Weight reparameterization techniques like Batch Normalization (BN) [9], Weight Normalization (WN) [10], Layer Normalization (LN) [11] are implicit regularization methods that restrict the capacity of the over-parameterized network by normalizing/reparameterizing the network weights. Among them, BN has established itself as a very effective component of almost all modern DNNs. This is backed by its stability over a wide range of learning rates, ability to train over large minibatch sizes and faster convergence.
Although BN works well for almost all architectures of neural networks, it is an overkill for small-medium sized networks as it introduces additional training parameters. It is in this background that we investigate the application of spectral normalization (SN) for such networks owing to it requiring no additional parameters; unlike batch normalization. SN [12] is a recently introduced technique for normalizing the Lipschitz constant of intermediate layers of deep neural networks, originally proposed for Wasserstein GANs. We, however, have found that SN performs poorly compared to BN for small to medium-sized networks, and identified the cause of which to be the effect called mean-drift. We rectify this effect using our proposed Mean Spectral Normalization (MSN), thereby improving the performance to be comparable to that of BN.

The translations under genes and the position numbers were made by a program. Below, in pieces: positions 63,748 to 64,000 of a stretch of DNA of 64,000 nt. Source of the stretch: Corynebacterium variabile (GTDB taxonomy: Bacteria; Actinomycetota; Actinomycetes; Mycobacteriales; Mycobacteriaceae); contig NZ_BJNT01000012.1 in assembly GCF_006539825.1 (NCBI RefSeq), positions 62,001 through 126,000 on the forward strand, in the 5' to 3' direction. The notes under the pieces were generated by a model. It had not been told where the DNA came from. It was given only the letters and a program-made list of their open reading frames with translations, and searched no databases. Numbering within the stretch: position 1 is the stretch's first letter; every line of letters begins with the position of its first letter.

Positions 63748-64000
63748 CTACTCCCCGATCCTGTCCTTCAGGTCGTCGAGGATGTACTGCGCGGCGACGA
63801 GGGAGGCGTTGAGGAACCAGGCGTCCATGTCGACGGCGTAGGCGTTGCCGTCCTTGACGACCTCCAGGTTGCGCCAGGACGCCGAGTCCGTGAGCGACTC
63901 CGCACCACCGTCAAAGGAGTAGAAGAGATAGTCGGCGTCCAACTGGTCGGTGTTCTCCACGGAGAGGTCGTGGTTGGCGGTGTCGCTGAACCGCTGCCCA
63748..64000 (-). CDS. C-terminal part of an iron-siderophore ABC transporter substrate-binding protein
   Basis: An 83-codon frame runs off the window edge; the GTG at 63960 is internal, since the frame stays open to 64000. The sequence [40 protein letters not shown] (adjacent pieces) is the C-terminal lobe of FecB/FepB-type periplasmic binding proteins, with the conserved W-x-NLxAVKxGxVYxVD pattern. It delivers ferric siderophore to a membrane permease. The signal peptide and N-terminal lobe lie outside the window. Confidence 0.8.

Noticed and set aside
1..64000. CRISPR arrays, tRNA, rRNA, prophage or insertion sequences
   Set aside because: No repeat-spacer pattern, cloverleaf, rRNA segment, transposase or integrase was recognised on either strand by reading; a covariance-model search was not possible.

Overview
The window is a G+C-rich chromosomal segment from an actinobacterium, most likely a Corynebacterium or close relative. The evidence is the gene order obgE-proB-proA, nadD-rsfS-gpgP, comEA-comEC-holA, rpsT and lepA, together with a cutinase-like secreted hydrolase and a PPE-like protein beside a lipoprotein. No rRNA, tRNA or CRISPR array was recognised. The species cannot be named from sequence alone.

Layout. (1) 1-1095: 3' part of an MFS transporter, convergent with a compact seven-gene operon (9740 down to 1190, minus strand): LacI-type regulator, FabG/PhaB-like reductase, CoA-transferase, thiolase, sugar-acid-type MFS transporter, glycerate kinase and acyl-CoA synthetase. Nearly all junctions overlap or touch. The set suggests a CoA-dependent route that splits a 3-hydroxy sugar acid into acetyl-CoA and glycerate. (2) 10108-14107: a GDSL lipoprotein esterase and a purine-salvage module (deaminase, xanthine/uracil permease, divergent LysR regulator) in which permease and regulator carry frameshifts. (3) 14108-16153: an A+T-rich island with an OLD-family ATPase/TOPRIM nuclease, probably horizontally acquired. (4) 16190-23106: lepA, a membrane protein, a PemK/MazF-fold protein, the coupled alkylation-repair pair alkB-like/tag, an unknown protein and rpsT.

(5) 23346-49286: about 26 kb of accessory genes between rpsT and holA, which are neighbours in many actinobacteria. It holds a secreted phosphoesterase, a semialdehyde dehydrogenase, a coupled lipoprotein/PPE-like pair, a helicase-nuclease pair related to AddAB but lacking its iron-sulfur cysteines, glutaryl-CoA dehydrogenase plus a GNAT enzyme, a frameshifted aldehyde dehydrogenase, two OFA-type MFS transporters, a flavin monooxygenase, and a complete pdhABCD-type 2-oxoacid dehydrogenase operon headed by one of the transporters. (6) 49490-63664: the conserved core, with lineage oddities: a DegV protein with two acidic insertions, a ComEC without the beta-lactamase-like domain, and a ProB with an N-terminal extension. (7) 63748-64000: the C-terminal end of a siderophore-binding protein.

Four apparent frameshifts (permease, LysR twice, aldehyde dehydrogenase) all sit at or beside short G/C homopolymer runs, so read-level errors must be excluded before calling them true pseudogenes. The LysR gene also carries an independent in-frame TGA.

We demonstrate empirically that our MSN method works across a wide range of model depths with fewer parameters and performs at par with BN. Most of the recent applications of neural networks to automation tasks utilise smaller to medium neural networks with 3-20 layers - usually convolution or fully connected layers [13]. Almost every neural network model employs BN (or its slight variants) for regularization and training stabilization. We, therefore, extend our ideas to a wide range of models, even to very deep networks, with greatly improved performance. Through our method, we propose to standardize the regularization aspect of DNNs, and applicable for robot automation tasks. Our contributions can be summarized as follows: